The Fight That Changed Peter Cetera's Career

Peter Cetera in concert
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David Redfern/Redferns

On May 20, 1969, the Chicago Cubs scored a decisive victory over the Los Angeles Dodgers in their own stadium, shutting them out 7-0. Unfortunately, there was another famous Chicagoan who was clobbered by some Californians at the game that day - and it actually changed the course of his career.

That Windy City native: Chicago singer/bassist Peter Cetera.

READ MORE: April 1969: Chicago Debuts as "Chicago Transit Authority"

Cetera and his bandmates weren't exactly known quantities at the time - they were still known as Chicago Transit Authority, and had only released an album under that name a month before - but during a break in their touring schedule, Peter enjoyed a Cubs game - or at least, attempted to, before a quartet of Dodger fans accosted him.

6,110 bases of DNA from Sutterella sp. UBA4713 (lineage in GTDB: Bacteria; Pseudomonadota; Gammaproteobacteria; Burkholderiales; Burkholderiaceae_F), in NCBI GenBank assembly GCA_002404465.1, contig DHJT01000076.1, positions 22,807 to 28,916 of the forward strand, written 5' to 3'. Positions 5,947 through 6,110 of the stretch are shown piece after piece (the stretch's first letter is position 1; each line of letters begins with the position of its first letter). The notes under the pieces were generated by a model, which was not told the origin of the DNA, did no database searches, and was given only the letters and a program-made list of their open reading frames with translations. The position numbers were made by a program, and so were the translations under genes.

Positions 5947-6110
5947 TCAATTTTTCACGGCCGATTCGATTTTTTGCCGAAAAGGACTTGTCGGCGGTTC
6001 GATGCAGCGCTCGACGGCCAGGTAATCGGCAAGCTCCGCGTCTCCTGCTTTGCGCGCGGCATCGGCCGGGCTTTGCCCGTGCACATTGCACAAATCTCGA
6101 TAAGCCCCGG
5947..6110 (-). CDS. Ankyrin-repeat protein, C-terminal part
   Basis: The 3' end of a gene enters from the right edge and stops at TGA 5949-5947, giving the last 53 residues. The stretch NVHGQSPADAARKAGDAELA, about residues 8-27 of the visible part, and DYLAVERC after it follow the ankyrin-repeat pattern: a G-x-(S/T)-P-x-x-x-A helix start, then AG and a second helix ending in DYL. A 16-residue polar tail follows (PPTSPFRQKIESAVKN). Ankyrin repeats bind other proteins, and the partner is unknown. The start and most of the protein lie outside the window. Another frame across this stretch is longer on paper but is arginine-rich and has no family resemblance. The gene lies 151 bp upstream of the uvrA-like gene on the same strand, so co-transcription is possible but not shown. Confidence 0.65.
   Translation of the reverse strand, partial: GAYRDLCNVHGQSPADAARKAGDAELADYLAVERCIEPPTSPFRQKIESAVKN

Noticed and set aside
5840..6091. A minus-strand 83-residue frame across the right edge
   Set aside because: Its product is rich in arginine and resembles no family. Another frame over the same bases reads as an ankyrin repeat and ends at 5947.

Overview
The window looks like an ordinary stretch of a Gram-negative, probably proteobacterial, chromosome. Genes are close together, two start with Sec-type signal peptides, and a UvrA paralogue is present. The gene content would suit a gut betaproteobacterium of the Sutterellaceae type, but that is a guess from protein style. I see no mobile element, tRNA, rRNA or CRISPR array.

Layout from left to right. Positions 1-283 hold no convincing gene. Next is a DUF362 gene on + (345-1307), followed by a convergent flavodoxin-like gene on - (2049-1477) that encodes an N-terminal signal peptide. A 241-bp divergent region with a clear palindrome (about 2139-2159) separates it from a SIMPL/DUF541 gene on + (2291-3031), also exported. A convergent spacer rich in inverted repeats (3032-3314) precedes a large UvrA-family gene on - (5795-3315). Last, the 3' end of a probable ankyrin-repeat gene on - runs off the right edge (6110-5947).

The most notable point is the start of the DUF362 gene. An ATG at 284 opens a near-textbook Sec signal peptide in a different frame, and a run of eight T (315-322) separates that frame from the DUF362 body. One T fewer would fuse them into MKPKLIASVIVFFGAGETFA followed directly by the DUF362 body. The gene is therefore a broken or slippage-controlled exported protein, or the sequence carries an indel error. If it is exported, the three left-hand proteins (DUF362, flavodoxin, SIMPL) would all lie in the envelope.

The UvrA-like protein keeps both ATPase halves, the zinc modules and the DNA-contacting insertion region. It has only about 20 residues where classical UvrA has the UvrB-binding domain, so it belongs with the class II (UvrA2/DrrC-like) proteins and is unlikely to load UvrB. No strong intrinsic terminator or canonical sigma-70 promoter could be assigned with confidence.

"Four marines didn't like a long-haired rock 'n' roller in a baseball park," he later recounted. "And of course I was a Cub fan, and I was in Dodger Stadium, and that didn't do so well. I got in a fight and got a broken jaw in three places, and I was in intensive care for a couple of days."

While he recovered, he admitted it did literally impact his craft. "The only funny thing I can think about the whole incident is that, with my jaw wired together, I actually went on the road," he explained. "And I was actually singing through my clenched jaw, which, to this day, is still the way I sing."

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Luckily, it didn't pose a problem for him or his fans: the next year, Chicago II spun off the single "25 or 6 to 4," which Cetera sang lead on; it became their second Top 10 hit of 1970 and set them up for a dazzling run of success that continued even after Peter exited the group in 1985.

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